• Tothewood

    I am a fan of outlook.com - compared to other free web mail products - I think it has a better UI, better functionality including the many noted in this article. That being said - this article is a puff piece. Sorry to be so blunt but this is not journalism - this is an ad (well done Microsoft). It completely ignores the role that users play in managing their inbox and lacks any analysis. Fast Company and the author lose a ton of credibility when articles likes these are published. I know PR departments and firms love these articles but regurgitating a press release (and even having a video accompany it!) is lame. 

  • David Bradley

    The delete key is my best friend. I have three levels: current, approvals, and done. Current stays where it is, flagged or un-flagged, whatever. Approvals is anything that someone told me to do or has given me permission to do. These get filed. Done is anything that does not contain information I currently or will ever need again, done tasks, done requests, outdated information, or cc (aka chit-chat between other people on the email about something that doesn't include me). These get deleted. I make it a point to sit down and review what is left in my inbox at least once a week.

  • ξL.мΛкняΛz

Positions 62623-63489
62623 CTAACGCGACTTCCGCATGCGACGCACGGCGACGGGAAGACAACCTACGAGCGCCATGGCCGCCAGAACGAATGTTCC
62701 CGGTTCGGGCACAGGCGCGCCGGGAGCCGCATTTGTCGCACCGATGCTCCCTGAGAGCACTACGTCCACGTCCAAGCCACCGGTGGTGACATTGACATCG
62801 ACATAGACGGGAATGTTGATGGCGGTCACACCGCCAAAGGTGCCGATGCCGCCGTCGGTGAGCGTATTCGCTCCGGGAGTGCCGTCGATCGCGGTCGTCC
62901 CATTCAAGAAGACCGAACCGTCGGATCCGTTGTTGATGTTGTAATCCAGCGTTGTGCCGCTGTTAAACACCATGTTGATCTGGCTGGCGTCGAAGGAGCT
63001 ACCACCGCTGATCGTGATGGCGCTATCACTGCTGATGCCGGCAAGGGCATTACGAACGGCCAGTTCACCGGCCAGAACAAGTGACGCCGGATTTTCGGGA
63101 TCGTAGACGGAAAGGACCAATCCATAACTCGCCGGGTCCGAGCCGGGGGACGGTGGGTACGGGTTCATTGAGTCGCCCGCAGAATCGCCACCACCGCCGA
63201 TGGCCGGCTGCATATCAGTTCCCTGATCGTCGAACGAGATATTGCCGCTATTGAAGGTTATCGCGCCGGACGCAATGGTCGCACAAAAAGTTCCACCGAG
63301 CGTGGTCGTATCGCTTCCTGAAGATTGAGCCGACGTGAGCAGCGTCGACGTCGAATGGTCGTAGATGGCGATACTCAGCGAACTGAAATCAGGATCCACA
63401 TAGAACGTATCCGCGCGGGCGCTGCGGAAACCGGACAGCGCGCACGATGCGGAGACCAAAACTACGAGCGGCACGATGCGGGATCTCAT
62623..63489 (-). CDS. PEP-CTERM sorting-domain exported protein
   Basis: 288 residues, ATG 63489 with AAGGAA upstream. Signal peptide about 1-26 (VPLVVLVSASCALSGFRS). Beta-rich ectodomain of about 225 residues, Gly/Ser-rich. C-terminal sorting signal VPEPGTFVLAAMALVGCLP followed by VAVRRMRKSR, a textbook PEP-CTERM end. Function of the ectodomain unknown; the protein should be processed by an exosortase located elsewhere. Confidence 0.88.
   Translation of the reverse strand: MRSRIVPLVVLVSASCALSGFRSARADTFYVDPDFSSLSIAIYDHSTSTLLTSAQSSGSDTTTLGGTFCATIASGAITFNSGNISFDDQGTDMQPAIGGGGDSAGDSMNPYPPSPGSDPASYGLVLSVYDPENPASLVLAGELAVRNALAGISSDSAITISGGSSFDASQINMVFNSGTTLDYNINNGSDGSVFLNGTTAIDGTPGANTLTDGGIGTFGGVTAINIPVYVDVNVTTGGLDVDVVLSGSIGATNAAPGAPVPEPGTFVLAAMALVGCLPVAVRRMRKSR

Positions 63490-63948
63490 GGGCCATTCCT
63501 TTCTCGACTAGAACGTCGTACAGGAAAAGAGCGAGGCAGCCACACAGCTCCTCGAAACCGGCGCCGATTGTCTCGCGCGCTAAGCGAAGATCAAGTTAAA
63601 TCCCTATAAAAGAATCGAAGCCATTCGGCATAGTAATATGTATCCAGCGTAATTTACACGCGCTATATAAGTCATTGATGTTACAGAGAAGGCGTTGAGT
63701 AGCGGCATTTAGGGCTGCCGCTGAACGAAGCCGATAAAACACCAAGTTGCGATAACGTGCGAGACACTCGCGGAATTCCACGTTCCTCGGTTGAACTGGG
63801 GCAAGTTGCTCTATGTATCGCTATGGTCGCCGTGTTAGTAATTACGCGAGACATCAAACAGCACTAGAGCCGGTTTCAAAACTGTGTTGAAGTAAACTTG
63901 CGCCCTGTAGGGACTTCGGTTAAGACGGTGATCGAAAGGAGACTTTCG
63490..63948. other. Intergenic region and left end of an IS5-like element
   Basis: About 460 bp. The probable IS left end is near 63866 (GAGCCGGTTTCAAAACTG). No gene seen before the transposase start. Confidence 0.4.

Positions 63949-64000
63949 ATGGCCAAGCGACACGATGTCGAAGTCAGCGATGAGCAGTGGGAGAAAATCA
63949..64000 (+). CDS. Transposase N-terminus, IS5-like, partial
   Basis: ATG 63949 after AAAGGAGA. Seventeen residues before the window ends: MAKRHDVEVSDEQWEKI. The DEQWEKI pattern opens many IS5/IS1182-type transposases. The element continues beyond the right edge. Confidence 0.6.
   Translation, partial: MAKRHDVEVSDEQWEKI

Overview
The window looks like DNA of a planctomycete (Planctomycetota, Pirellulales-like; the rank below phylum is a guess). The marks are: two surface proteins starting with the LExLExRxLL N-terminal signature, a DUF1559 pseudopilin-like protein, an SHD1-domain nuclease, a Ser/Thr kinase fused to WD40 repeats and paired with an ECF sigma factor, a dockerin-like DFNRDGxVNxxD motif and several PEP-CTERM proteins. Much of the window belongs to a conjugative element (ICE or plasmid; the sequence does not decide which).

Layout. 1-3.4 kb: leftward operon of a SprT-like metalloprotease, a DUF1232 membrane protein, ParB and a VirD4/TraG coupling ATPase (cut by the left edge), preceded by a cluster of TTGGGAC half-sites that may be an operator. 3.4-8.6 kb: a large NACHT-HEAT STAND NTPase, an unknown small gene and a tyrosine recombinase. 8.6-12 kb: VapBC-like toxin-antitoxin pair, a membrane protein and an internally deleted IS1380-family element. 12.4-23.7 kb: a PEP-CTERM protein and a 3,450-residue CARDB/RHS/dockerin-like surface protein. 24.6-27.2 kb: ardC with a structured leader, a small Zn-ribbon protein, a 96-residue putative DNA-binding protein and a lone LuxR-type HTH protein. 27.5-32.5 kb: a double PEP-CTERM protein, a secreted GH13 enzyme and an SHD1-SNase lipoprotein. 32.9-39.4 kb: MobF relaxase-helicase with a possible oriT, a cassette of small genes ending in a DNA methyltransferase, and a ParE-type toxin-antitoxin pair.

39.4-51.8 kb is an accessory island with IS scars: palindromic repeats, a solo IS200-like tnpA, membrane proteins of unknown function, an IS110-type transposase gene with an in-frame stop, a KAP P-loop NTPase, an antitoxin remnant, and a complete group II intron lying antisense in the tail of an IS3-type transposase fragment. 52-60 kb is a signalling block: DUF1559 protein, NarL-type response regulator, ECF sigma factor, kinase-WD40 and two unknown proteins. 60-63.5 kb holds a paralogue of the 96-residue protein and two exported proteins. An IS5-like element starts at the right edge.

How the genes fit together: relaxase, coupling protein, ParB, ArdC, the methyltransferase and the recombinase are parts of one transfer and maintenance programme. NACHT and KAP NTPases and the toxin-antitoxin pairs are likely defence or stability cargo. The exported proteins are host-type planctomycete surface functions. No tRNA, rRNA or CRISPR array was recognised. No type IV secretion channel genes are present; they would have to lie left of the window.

Be leading, use the best and use it to its best, GMail:

    *Use Labels extensively...label everything, from Business, Entertainment, Blogs, Forums...

    *Label attachments: PDF, XLS, DOC,...

    *Label as task management tool: Waiting On, Act, Urgent,...

    *Label Groups, Associations, Company-Types, and Companies...

    *Automate incoming mails as Labelled "Unread-Tag" so that you still see them in the inbox until you take action on them, then you unlabel them to their other labels

    *Each mail can have more than one label, e.g.: Shopping, Sports, Diet can belong to one email.

    *Use Filters (for the above mentioned automation), so that incoming emails be auto-labelled when matching their known email IDs or email domain IDs or even Subject content.

    *Use colored labels for ease of identification.

    *Use quick-links in GMail Lab to establish shortcuts to Unread-Labeled emails.

    *Use quick-links in GMail Lab to establish shortcuts to Action-Items-Labeled emails.

    *Use Rapportive add-on for better contacts recognition, interaction and taking notes.

    *Use Boomerang for recalling emails at certain date in the future; Otherwise emails would be archived and forgotten.

    *Use "Any.Do" extension in your browser to record GTD actions while reading emails. "Any.Do" syncs with your Mobile, Tab, Android and BB.

    *Use Evernote clipper extension in your browser to record BI stuff or actionable readings for later on-the-go use.

    *Finally, for short notable short term notes, use Google-Keep browser extension.

    With the above, you'll be having a dashboard items and a CRM like platform to conduct all key business and personal daily items.

    Good Luck!

  • Steve Fogel

    Don't Flag.  File.  If you Flag and leave a message in your inbox, you just increased the stress because now its screaming at you.

    Create a file for the newsletters or other reference material you may someday get around to reading.

    Get your inbox down to zero every day.